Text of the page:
Safety at Sea Course – Offshore with hands on Training (Classroom and Practical)

By dumb luck I saw a Safety at Sea brochure at Downwind Sailing, the training was to take place at the end of my refit trip but if I hunkered down I thought I could squeeze it in. And seriously, it probably is a smart thing to do given the plans to sail down to La Paz in October/November. Snapped a picture of the flyer and added it to the mental to do list.

Of course best laid plans…I promptly forgot for a week. Friday night I tried to register only to find out the class was full. Damn. I fired off an email to John from Sail Aweigh (the host of the event) asking to be put on the wait list. Shockingly, Saturday morning I had a response. Unfortunately, it was an explanation that it would be unlikely that a spot would open up but that there would be another class in January. He also asked what my plans were and I let him know that I’d be down in La Paz by January and was up in San Diego just for a short time. More shockingly, John responded that he would squeeze me into the class. How awesome is that! Wow, big thank you email and I jumped on registering.

Talk about a beautiful facility!

The class rolled around and I rode my bike over to Silver Gate Yacht Club, who were kind, or crazy, enough to host the event. About sixty-five people took the class, almost exclusively offshore racers.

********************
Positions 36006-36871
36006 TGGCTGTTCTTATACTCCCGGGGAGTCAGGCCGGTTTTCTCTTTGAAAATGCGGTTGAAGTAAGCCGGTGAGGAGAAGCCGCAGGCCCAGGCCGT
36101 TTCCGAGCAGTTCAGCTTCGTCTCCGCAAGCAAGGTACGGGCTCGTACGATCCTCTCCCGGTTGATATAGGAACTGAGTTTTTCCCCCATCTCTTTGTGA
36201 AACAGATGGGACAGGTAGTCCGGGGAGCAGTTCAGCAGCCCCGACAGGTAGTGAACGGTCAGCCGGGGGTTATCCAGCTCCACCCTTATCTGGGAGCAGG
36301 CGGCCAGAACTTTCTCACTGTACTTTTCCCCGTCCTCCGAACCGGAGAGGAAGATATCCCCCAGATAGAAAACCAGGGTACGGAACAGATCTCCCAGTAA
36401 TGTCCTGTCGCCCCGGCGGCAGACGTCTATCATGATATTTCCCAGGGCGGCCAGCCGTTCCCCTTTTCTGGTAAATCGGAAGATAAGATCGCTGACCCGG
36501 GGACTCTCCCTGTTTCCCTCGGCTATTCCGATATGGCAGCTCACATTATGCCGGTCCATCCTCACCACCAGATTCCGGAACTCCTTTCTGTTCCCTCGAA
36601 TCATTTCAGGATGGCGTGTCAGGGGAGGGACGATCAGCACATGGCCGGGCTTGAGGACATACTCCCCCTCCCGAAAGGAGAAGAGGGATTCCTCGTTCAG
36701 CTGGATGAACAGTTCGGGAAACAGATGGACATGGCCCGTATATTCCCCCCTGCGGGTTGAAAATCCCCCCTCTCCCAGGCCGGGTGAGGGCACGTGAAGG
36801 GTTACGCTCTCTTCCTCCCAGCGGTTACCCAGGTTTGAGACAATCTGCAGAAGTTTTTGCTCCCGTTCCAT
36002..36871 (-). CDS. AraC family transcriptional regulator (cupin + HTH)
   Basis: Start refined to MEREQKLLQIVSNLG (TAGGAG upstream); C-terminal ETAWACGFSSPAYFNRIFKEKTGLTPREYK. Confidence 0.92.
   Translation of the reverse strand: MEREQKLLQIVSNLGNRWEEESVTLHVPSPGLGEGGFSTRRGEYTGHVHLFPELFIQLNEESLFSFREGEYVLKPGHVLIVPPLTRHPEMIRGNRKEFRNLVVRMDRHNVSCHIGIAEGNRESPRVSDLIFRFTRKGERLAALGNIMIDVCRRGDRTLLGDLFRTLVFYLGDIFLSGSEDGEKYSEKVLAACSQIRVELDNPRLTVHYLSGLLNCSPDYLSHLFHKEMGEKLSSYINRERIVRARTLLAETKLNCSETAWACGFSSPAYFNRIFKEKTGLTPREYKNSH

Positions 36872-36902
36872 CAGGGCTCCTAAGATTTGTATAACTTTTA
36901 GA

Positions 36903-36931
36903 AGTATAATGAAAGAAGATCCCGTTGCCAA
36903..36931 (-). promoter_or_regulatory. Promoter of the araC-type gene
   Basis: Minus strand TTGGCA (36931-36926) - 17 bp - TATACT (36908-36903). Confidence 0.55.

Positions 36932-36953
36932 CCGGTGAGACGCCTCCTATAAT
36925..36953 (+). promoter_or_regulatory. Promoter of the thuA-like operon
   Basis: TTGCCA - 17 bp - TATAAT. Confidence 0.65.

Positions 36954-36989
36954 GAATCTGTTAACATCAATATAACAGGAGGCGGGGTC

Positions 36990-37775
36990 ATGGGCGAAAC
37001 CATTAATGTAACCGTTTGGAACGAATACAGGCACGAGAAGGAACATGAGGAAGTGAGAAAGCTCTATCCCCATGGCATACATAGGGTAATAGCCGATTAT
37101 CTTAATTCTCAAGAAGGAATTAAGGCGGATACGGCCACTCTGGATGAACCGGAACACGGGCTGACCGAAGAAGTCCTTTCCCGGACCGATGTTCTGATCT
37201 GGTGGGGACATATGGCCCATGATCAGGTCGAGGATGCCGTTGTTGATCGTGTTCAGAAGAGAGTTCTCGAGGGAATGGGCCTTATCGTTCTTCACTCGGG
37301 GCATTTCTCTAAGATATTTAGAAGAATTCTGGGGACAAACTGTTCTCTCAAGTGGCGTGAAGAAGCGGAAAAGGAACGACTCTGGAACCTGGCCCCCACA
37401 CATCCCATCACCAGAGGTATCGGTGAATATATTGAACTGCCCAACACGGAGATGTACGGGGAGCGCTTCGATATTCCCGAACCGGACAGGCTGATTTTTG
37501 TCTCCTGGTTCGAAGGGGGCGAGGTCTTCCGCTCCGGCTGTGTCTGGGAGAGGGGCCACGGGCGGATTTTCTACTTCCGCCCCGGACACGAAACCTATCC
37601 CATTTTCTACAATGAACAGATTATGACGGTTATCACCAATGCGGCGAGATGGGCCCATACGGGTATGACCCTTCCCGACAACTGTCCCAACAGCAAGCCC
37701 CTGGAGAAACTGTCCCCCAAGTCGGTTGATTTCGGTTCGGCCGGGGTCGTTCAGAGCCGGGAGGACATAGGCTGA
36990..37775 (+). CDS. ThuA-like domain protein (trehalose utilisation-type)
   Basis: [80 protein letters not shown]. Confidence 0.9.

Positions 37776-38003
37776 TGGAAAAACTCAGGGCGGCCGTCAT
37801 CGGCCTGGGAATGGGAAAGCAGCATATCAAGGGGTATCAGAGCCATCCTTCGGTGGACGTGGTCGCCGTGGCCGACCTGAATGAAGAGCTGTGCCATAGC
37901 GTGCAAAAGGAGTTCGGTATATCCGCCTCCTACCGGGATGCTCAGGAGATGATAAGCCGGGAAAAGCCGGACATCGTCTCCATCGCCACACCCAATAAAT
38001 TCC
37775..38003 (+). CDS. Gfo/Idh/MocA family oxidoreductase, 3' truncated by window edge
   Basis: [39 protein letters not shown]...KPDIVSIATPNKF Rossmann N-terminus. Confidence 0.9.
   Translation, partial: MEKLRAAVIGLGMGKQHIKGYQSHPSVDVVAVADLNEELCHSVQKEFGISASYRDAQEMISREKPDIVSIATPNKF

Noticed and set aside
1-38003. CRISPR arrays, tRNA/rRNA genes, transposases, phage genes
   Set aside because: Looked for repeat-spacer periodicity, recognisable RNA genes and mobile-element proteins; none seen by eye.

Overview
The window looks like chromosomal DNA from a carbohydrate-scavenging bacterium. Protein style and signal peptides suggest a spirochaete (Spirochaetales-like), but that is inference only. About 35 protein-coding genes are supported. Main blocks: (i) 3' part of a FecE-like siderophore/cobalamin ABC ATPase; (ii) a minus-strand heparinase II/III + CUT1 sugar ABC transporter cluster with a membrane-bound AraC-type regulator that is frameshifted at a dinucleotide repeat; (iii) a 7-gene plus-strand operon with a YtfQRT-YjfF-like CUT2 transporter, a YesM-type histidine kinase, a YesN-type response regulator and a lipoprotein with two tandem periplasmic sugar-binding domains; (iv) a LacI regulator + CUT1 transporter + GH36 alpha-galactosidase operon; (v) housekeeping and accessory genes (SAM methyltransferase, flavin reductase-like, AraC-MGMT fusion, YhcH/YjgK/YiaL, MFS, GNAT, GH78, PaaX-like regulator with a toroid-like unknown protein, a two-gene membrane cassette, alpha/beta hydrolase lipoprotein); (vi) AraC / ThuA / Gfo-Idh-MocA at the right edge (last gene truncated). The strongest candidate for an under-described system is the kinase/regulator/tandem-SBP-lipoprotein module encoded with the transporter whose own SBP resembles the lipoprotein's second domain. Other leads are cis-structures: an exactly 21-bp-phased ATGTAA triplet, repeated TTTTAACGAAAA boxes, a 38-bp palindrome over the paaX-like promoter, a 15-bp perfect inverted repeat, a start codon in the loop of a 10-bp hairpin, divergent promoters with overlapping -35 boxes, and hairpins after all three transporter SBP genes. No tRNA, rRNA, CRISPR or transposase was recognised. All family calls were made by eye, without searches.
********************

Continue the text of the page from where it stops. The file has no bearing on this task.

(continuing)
The two days looked extremely packed, with an unbelievable list of instructors and speakers (I’m not sure if this is due to the San Diego location or typical at all SaS seminars).

Day 1 included a wide range of topics from emergency medical, to the Commander of the USCG talking about rescues (register your Eprib!!!), to NOAA staff covering weather, to a marine architect explaining sailboat stability. How amazing is that!

NOAA presentation

The day was packed with only a short 20 minute lunch and still ran an hour past the 5:30 schedule. So much material to cover and I was happy to get the extra time.

Day 2 was mostly hand-on and was another packed day. After a quick talk about the day’s plan we split into four groups.

Day 2 Agenda

Practice session on using a LifeSling to recover a MOB

Demonstration of stormsail rigging and jack lines usage

Time to get suited up in foul weather gear, ready to test my life jacket

After jumping into the pool we had the chance to deploy a life raft. Then we practiced climbing into a life raft (tougher than expected, grab the straps inside is the key) and flipping over an upside down life raft.

Also covered that day was throw-bag training, rearming life jackets, rigging inspection/cutting away a rig, flare training, and fire fighting. It was great to have a chance to do all of these hand-on activities – so that, if the shit hits the fan, there won’t be the added stress of trying to figure out how to do it the first time it happens.

This class was moderated/taught by two incredible instructors with unbelievable resumes.

Bruce Brown – a 100 ton instructor, a frequent Safety at Sea trainer world-wide, and has served as the chairman of the US Sailing Independent Review Panel for fatal offshore racing accidents.

Chuck Hawley – has over 40 years of offshore sailing experience and is the chairman of the Safety at Sea Committee of US Sailing and has been a Safety at Sea Moderator for over 35 years.

It was a long and exhausting two days but I took away an incredible amount of new knowledge and information to make my offshore sailing as safe as possible.

If you see this class and plan to do coastal or offshore sailing, TAKE IT.

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